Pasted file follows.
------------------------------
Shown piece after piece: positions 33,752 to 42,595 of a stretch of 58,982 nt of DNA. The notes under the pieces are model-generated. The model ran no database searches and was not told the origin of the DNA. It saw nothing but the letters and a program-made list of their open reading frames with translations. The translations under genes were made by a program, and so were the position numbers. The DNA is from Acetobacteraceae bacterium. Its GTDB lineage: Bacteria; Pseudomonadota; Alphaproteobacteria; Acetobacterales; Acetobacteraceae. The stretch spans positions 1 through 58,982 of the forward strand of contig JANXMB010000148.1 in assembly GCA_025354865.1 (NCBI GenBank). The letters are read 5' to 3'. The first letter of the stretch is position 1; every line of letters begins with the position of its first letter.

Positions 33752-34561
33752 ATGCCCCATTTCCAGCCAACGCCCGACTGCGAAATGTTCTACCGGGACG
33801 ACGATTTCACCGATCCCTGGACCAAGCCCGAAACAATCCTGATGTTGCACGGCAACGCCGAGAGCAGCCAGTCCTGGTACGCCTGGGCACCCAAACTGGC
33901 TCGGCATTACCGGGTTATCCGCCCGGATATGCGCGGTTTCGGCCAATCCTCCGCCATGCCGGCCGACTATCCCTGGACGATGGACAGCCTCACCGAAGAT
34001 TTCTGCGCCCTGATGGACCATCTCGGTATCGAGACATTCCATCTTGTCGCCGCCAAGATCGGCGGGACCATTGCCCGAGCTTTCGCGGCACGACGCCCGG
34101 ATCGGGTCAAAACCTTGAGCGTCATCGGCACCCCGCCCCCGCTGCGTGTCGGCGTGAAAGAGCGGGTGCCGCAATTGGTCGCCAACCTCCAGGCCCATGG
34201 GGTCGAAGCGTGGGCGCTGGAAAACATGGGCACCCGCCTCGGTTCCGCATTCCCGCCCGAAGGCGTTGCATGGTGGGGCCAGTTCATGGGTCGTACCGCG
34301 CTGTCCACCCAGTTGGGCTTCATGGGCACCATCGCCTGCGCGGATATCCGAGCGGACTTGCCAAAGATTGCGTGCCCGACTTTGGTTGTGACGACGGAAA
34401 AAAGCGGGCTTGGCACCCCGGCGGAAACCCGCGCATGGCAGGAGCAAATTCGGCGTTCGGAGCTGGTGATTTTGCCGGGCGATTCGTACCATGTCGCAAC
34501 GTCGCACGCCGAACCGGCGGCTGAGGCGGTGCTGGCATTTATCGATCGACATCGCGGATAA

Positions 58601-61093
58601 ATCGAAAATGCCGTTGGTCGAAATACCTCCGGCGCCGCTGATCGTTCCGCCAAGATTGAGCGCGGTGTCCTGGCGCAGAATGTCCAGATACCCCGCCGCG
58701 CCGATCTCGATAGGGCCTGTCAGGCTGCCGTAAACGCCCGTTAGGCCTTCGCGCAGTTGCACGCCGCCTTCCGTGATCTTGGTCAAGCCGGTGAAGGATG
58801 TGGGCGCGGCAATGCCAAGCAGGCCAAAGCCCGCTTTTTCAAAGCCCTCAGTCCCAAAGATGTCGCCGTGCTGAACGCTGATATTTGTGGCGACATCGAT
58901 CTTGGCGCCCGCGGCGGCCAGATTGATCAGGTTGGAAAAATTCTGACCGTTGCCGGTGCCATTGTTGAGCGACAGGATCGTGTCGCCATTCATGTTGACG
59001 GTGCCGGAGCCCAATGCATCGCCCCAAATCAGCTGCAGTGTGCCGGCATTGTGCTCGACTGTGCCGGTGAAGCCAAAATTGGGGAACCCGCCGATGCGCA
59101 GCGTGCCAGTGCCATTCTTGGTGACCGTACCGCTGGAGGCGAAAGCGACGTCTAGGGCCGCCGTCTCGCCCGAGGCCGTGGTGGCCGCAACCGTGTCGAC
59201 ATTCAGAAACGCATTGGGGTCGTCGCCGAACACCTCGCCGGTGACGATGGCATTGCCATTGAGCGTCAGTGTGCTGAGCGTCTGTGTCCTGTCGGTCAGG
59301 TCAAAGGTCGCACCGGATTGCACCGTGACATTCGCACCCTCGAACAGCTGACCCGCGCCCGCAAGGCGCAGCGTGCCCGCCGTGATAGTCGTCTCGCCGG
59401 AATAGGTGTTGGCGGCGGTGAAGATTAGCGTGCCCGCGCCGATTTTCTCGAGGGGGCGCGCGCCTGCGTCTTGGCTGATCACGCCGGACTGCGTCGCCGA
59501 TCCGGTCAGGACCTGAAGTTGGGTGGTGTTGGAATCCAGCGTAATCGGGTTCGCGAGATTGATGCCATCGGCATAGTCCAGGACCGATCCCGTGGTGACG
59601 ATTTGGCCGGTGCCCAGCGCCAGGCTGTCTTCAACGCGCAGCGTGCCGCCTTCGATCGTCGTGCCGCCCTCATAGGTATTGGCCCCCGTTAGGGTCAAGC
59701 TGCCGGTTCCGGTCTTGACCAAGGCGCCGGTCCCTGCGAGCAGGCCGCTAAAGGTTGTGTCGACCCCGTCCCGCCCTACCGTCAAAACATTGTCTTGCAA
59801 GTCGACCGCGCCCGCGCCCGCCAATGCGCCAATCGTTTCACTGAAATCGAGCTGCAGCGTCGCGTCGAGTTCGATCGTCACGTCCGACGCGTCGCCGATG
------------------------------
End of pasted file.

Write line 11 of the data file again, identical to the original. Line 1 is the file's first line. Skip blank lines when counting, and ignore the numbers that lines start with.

34501 GTCGCACGCCGAACCGGCGGCTGAGGCGGTGCTGGCATTTATCGATCGACATCGCGGATAA